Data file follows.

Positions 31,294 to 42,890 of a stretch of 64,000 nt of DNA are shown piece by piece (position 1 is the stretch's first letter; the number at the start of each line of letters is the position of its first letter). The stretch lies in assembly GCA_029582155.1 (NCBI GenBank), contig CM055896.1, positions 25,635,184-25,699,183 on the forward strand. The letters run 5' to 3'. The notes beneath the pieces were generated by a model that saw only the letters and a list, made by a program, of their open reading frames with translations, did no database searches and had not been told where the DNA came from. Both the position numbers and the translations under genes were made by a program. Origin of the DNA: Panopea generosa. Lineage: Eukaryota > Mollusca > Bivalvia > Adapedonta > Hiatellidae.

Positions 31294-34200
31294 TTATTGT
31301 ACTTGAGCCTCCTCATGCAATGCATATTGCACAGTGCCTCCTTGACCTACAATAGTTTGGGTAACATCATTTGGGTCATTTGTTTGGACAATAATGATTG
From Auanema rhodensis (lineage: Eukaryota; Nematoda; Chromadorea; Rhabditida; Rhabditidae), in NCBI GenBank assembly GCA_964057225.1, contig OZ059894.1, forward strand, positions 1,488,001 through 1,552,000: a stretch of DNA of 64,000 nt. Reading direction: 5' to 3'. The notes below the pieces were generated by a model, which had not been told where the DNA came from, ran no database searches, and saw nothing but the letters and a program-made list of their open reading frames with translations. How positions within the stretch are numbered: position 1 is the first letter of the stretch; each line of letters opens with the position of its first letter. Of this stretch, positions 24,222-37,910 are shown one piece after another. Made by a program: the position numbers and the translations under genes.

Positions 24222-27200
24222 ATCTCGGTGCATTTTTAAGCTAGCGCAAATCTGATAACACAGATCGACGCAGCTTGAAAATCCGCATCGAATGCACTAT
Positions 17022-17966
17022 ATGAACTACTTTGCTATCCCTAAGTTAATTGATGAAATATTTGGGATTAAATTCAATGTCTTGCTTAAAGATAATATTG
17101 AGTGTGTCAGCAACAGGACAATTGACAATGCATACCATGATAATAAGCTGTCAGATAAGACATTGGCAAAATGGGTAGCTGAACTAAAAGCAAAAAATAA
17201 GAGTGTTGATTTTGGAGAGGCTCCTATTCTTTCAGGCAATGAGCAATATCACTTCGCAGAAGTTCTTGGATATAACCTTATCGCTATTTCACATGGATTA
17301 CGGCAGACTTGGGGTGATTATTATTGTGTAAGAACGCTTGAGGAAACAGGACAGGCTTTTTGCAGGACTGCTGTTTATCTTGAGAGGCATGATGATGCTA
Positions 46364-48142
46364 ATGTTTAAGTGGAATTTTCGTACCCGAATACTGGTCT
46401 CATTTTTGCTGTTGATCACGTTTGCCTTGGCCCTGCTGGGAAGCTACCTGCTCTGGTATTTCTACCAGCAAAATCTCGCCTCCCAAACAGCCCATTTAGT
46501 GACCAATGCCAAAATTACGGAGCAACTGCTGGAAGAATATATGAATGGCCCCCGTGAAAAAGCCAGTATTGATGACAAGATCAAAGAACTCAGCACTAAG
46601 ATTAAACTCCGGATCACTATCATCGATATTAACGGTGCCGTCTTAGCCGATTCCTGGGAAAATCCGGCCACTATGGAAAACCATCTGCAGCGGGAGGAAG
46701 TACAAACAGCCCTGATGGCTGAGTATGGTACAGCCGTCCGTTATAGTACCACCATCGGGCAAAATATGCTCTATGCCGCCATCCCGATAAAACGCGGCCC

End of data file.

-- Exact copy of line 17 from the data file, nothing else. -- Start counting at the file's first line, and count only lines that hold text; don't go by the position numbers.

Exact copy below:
46601 ATTAAACTCCGGATCACTATCATCGATATTAACGGTGCCGTCTTAGCCGATTCCTGGGAAAATCCGGCCACTATGGAAAACCATCTGCAGCGGGAGGAAG